It is a structured derivative product that was originally conceived in the UK for corporate use (so companies can acquire shares in another without moving stock price up significantly).  Similarly to the Hedge Funds, these accumulators ar losely regulated by the HK SEC-equivalent as long as they are sold to people with HKD8mn+ in assets, which is equivalent to US$1mn.  Approximately $25bn have been poured into these risky products, according to various sources.  Investors can reap up to 31% ROI, but risking losses of more than 100%. 

The mini-bonds, on the other hand, were sold to the masses.  The Economist has a nice summary here with the definition:


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Discovery had a 4-day series called Koppel: People’s Republic of Capitalism.  I missed the first two episodes, and am hoping they will do a rerun.  Then, USA (i think) has Beyond Beijing; documentary about the six Olympic Cities besides Beijing.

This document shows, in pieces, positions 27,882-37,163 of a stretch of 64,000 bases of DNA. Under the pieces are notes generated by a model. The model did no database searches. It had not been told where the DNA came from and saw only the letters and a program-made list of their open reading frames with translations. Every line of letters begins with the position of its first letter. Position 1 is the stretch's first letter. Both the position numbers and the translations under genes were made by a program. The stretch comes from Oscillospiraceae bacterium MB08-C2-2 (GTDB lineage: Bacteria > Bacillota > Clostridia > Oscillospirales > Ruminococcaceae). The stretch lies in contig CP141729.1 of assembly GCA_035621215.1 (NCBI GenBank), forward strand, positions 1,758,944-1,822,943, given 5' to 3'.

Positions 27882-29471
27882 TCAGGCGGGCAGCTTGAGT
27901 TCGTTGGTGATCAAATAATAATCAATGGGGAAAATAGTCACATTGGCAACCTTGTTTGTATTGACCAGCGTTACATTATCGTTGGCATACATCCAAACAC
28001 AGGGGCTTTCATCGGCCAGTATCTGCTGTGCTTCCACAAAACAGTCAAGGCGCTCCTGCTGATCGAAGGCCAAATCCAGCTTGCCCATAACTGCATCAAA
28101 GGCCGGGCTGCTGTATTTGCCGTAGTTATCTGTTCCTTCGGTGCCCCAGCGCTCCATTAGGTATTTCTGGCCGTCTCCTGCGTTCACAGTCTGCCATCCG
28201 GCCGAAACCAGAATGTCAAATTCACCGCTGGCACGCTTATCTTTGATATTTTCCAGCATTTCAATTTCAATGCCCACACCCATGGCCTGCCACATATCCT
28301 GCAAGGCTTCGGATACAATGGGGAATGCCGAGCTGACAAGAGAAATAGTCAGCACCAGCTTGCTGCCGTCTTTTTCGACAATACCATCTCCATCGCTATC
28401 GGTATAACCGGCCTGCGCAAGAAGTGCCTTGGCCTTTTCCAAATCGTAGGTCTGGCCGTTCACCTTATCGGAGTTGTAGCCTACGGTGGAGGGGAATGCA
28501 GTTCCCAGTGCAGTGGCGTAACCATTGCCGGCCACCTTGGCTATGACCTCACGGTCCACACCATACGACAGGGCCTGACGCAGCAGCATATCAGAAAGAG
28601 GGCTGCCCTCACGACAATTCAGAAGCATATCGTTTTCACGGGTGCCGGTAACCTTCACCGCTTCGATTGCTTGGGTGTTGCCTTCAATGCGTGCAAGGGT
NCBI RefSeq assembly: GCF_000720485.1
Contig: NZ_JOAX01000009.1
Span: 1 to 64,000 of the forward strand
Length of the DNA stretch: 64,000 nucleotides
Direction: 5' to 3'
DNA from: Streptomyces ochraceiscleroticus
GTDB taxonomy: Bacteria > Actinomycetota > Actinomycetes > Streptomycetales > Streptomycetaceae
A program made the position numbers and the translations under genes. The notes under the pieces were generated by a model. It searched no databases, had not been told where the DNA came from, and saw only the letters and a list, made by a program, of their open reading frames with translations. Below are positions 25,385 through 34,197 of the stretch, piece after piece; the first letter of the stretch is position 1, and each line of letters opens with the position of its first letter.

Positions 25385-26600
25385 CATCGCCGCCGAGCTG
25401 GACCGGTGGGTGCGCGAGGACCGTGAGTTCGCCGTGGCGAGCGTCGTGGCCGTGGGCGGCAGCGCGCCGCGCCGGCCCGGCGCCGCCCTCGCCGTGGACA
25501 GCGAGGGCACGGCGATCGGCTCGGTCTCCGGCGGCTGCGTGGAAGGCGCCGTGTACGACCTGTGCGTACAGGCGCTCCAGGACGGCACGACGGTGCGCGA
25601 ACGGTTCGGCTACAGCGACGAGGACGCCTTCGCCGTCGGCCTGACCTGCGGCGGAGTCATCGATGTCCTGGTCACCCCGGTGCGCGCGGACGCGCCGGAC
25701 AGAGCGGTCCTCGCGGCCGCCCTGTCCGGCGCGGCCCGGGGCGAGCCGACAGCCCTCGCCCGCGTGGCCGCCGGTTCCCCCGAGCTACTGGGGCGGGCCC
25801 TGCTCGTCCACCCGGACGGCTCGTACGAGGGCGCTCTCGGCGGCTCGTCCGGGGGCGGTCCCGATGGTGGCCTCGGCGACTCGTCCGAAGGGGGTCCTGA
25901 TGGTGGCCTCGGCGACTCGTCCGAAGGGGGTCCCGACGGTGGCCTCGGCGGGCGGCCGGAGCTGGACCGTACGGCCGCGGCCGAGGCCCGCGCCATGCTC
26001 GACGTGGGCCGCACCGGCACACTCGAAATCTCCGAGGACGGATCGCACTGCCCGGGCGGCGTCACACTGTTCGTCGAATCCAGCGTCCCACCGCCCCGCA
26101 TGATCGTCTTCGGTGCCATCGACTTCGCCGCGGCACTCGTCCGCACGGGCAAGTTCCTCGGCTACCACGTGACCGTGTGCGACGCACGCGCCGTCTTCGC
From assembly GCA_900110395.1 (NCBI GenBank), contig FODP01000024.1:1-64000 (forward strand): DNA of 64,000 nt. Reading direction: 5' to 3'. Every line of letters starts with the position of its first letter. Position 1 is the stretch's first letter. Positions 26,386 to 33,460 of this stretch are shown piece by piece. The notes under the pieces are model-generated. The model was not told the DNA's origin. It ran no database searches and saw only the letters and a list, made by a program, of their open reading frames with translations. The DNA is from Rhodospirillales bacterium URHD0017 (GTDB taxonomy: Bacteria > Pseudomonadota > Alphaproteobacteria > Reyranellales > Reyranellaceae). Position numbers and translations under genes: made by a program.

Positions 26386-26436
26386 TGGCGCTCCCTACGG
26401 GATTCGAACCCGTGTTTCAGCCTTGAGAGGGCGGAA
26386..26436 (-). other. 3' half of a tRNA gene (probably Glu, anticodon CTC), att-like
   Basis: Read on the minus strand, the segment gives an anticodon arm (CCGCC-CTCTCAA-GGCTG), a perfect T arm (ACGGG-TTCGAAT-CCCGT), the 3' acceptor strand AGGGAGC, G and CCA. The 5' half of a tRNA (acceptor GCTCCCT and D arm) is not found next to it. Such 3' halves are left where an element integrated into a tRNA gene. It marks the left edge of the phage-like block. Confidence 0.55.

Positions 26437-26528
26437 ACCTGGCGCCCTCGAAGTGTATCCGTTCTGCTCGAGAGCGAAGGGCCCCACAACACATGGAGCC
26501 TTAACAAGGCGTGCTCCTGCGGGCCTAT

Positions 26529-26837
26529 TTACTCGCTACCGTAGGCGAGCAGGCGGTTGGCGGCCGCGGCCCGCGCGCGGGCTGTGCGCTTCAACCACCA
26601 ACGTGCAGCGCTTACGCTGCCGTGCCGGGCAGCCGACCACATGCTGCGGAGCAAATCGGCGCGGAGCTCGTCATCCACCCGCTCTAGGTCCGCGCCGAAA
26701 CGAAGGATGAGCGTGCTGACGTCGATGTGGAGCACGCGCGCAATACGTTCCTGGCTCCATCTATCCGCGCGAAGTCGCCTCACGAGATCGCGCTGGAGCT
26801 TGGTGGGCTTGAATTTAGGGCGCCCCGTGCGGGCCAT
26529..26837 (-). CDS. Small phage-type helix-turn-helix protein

These two series cannot be any more different.  Koppel’s is the typical US-centric view: talking about auto makers and their threats, corruption, challenging (though cautiously) human right issues.  Beyond Beijing, on the other hand, seems to be straight from CCTV, a propaganda. 

Can someone pls import some better documentaries from Asia?  I’d suggest approaching TVB or ATV in Hong Kong.  Much more objective perspective, in my opinion.

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A lot of people have predicted the long-term demise of Hong Kong. For the longest time, Hong Kong was the conduit to mainland China for the rest of the world.  The argument goes that as China opens up, Hong Kong’s position will be diluted, and Shanghai will eventually overshadow the city.

I beg to differ.  If we look at Hong Kong’s development on an absolute and not relative basis (to other Chinese cities), I believe it will benefit tremendously from China’s growth, the same way it has over the past few years.  Language (officially trilingual), location (the harbor is an important asset), rule of law, servicing mentality, and universal education will give Hong Kong a competitive advantage sustainable for at least a couple of decades, if not longer. 

Sitting between the East and West for decades, Hong Kong has the unique ability to penetrate both cultures.  As such, its position will be enhanced and not diminished as China opens up to the world.